Wednesday, May 3, 2017

Don't Overlook The Little Things

Mr. Smiley is making a list of what is needed in a story or essay or memoir piece--anything you write and want to submit for publication. 

It's a given that you have to come up with a good story, whether it's fiction or a creative nonfiction piece. Let's say you were inspired and wrote a story that grabs the reader and holds on to them. At least, you think that's the kind of story you've written. You send it to what you think is the perfect market. It comes bouncing back faster than a tennis ball smashed by a pro. Why? 

Maybe you concentrated so hard on the story part that you forgot some of the other important pieces. Take a look at the checklist below. Do you routinely pass over some of them? Hopefully not all of them. Some appear to be little things but there's a song about little things counting a lot. Same case when writing a good story. 
  • weak words--we fall back on old standbys too often. Why keep saying look when there are other words that mean the same but are stronger. A thesaurus helps when wanting to change some of these weaker words that pop up more than we'd like.
  • poorly structured sentences--reversing phrases, or even two words, can make a sentence read better, become more clear to the reader.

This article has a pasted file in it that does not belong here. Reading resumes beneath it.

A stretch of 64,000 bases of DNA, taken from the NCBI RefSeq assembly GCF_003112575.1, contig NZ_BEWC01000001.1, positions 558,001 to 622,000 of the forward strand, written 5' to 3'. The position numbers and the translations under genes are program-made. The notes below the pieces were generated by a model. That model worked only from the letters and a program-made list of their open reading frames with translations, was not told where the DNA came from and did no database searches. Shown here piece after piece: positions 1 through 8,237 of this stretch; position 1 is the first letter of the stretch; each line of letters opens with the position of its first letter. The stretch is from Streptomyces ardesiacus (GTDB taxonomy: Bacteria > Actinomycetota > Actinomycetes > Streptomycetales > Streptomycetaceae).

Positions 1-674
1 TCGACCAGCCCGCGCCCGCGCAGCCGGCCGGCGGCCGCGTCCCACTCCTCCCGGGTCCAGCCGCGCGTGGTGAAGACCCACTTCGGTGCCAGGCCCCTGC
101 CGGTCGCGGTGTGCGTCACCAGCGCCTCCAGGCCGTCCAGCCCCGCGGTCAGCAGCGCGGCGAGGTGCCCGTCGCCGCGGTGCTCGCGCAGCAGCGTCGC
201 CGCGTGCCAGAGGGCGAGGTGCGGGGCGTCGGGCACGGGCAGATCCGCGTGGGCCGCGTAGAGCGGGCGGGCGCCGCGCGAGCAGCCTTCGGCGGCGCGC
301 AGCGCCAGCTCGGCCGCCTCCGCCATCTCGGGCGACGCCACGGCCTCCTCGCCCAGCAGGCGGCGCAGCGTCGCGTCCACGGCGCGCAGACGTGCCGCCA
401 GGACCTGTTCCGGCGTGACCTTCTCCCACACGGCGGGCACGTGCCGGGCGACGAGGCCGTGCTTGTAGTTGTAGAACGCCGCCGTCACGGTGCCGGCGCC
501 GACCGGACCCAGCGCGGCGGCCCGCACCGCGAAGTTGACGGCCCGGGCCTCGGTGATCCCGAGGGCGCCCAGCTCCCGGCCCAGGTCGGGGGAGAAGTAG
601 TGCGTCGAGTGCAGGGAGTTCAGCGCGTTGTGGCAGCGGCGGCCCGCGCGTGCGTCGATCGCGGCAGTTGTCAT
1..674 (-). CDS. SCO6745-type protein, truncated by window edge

• rhythm--this is something we consider a lot in poetry but it is helpful in prose to have a rhythm, or flow, to your sentences. Try to avoid too many short, jerky sentences.
  • vocabulary--not everyone has a large and varied mastery of words. Increase your own vocabulary by looking up words unfamiliar to you when you read. Join one of those websites that send you a new word to learn every day. 
  • grammar--oh yeah, this one's a biggie. If you have a great story and write it with a plethora of poor grammar, your story is going nowhere. One way to improve your own grammar is to read voraciously and pay attention to the grammar successful writers use.
  • repetition--this is a problem that many of us have--using the same word numerous times or twice in close succession. It's so easy to skip over this problem even when revising or editing our work. Let someone else read what you have written and they're likely to zone in on those repetitious words easily. 
There will be some writers who think that, as long as the story itself is good, the things in my list above aren't all that important. There might be an occasional editor who likes the story itself enough to give help on the weaker parts but most editors will not, or cannot, take the time to help you rewrite the story. They might suggest that you do the rewriting and submit it again but, even that, is not a sure thing. 

Pay attention to the little things. They do count.

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